Luke Puplett Luke Puplett - 1 year ago 82
HTTP Question

Difference between no-cache and must-revalidate

From the RFC 2616


If the no-cache directive does not specify a field-name, then a cache
MUST NOT use the response to satisfy a subsequent request without
successful revalidation with the origin server. This allows an origin
server to prevent caching even by caches that have been configured to
return stale responses to client requests.

So it directs agents to revalidate all responses.

Compared this to


When the must-revalidate directive is present in a response received
by a cache, that cache MUST NOT use the entry after it becomes stale
to respond to a subsequent request without first revalidating it with
the origin server

So it directs agents to revalidate stale responses.

Particularly with regard to
, is this how user agents actually, empirically treat this directive?

What's the point of
if there's

See this comment:


Though this directive sounds like it is instructing the browser not to
cache the page, there’s a subtle difference. The “no-cache” directive,
according to the RFC, tells the browser that it should revalidate with
the server before serving the page from the cache. Revalidation is a
neat technique that lets the application conserve band-width. If the
page the browser has cached has not changed, the server just signals
that to the browser and the page is displayed from the cache. Hence,
the browser (in theory, at least), stores the page in its cache, but
displays it only after revalidating with the server. In practice, IE
and Firefox have started treating the no-cache directive as if it
instructs the browser not to even cache the page. We started observing
this behavior about a year ago. We suspect that this change was
prompted by the widespread (and incorrect) use of this directive to
prevent caching.

Has anyone got anything more official on this?


The must-revalidate directive ought to be used by servers if and only if failure to validate a request on the representation could result in incorrect operation, such as a silently unexecuted financial transaction.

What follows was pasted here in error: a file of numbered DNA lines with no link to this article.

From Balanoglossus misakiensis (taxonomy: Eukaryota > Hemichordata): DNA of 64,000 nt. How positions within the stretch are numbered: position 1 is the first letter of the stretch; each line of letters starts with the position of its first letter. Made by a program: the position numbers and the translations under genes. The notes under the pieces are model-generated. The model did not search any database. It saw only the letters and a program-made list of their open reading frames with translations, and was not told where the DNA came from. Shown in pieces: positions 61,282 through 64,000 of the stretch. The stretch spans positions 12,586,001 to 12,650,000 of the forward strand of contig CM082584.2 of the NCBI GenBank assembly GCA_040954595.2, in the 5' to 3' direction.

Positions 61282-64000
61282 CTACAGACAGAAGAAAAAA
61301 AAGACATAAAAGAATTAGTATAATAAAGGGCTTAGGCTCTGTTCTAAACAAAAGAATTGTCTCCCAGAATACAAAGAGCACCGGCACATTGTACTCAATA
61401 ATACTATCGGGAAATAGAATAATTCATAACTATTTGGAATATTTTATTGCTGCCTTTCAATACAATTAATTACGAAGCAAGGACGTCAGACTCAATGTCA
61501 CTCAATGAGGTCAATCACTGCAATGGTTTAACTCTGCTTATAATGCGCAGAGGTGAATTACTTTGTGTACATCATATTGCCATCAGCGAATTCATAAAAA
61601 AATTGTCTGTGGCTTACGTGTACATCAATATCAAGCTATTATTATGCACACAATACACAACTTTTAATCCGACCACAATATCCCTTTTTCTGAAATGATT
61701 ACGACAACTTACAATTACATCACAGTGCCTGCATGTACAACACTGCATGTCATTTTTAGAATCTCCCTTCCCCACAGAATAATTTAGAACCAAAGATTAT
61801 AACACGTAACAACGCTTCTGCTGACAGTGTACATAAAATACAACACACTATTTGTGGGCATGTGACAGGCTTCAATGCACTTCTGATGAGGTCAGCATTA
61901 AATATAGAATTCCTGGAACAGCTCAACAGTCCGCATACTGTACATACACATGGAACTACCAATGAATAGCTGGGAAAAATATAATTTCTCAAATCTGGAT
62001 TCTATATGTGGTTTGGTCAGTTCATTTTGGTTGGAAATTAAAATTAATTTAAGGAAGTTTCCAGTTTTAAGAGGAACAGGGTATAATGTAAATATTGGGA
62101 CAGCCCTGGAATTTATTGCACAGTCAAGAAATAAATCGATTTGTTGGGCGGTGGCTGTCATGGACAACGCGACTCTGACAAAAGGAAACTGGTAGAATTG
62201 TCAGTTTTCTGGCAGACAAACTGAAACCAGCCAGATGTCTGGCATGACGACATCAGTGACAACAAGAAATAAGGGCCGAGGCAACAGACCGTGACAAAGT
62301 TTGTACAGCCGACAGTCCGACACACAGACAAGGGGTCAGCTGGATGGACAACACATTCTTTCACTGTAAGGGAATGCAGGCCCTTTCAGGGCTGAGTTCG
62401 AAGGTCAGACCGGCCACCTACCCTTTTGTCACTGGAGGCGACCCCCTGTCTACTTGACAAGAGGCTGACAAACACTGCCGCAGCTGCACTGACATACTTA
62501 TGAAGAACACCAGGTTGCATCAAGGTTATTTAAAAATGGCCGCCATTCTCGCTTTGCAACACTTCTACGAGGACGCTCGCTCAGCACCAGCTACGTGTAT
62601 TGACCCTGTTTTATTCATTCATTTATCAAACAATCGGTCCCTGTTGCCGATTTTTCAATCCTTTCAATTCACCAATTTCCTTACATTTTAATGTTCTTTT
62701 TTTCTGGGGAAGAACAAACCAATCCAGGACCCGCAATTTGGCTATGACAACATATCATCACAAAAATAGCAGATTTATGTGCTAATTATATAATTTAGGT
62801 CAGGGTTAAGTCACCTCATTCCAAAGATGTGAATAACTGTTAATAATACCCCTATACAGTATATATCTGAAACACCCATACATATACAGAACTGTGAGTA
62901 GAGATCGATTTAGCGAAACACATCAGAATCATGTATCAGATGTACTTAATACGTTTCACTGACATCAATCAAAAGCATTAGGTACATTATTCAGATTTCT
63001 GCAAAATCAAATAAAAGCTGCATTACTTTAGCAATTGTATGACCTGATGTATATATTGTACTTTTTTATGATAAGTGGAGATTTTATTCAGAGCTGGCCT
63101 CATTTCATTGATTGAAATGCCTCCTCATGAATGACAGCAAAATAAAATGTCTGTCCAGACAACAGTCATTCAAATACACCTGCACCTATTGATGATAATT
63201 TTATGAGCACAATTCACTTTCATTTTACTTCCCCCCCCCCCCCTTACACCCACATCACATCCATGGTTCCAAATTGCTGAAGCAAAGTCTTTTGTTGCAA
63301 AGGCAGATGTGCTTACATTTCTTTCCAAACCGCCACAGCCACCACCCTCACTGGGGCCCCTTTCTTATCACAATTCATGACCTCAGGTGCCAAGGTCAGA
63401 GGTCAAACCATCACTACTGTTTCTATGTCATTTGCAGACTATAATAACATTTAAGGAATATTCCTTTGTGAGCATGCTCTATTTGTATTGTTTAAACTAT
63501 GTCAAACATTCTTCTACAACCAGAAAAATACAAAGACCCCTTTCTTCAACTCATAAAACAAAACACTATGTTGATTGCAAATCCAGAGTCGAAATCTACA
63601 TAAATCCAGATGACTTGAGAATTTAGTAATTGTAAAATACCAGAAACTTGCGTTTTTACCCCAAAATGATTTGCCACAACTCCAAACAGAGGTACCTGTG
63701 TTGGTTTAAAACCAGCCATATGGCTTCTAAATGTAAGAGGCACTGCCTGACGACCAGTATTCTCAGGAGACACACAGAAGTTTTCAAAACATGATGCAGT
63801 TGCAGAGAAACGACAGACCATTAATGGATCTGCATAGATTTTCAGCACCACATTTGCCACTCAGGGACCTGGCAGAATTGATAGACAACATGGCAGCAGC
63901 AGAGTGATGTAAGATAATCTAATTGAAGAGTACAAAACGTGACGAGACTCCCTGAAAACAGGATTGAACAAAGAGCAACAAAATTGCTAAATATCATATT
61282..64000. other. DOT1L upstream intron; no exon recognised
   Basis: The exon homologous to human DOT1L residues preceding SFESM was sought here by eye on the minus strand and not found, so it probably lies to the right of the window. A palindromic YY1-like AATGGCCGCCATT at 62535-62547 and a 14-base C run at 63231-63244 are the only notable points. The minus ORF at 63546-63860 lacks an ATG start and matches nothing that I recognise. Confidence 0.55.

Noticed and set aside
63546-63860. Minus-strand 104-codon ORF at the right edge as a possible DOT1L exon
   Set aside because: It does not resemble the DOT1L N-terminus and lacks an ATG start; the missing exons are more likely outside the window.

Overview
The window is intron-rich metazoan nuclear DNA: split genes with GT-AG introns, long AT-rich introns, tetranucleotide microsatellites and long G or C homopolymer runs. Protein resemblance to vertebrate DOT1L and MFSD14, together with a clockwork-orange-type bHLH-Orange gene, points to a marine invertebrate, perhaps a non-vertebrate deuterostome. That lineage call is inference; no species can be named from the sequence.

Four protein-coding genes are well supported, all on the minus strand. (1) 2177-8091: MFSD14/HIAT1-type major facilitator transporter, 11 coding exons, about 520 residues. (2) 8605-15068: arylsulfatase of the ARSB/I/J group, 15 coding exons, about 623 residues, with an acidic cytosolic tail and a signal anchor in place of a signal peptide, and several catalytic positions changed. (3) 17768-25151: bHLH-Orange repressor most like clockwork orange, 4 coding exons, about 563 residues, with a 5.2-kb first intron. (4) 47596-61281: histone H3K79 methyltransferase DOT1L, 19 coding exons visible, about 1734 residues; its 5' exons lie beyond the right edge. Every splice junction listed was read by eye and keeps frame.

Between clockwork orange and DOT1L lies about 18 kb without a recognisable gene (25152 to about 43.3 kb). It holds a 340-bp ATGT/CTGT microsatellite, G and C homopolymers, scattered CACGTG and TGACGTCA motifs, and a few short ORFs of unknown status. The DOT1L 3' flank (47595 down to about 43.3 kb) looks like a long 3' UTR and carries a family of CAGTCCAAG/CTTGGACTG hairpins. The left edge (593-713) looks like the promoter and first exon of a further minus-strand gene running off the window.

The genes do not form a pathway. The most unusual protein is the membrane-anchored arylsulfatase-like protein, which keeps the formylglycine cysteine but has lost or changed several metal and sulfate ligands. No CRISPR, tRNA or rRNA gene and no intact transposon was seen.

That's something I've never taken to heart until now. The RFC is saying not to use must-revalidate lightly. The thing is, with web services, you have to take a negative view and assume the worst for your unknown client apps. Any stale resource has the potential to cause a problem.

And something else I've just considered, without Last-Modified or ETags, the browser can only fetch the whole resource again. However with ETags, I've observed that Chrome at least seems to revalidate on every request. Which makes both these directives moot or at least poorly named since they can't properly revalidate unless the request also includes other headers that then cause 'always revalidate' anyway.

I just want to make that last point clearer. By just setting
but not including either an ETag or Last-Modified, the agent can only get the content again since it has nothing to send to the server to compare.

However, my empirical testing has shown that when ETag or modified header data is included in responses, the agents always revalidate anyway, regardless of the presence of the

So the point of
is to force a 'bypass cache' when it goes stale, which can only happen when you have set a lifetime/age, thus if
is set on a response with no age or other headers, it effectively becomes equivalent to
since the response will be considered immediately stale.

-- So I'm going to finally mark Gili's answer!

Answer Source

I believe that must-revalidate means "once the cache expires, refuse to return stale responses to the user even if they say that they are acceptable". Whereas no-cache implies must-revalidate plus the fact the response becomes stale right away.

If a response is cacheable for 10 seconds, then must-revalidate kicks in after 10 seconds, whereas no-cache implies must-revalidate after 0 seconds.

At least, that's my interpretation.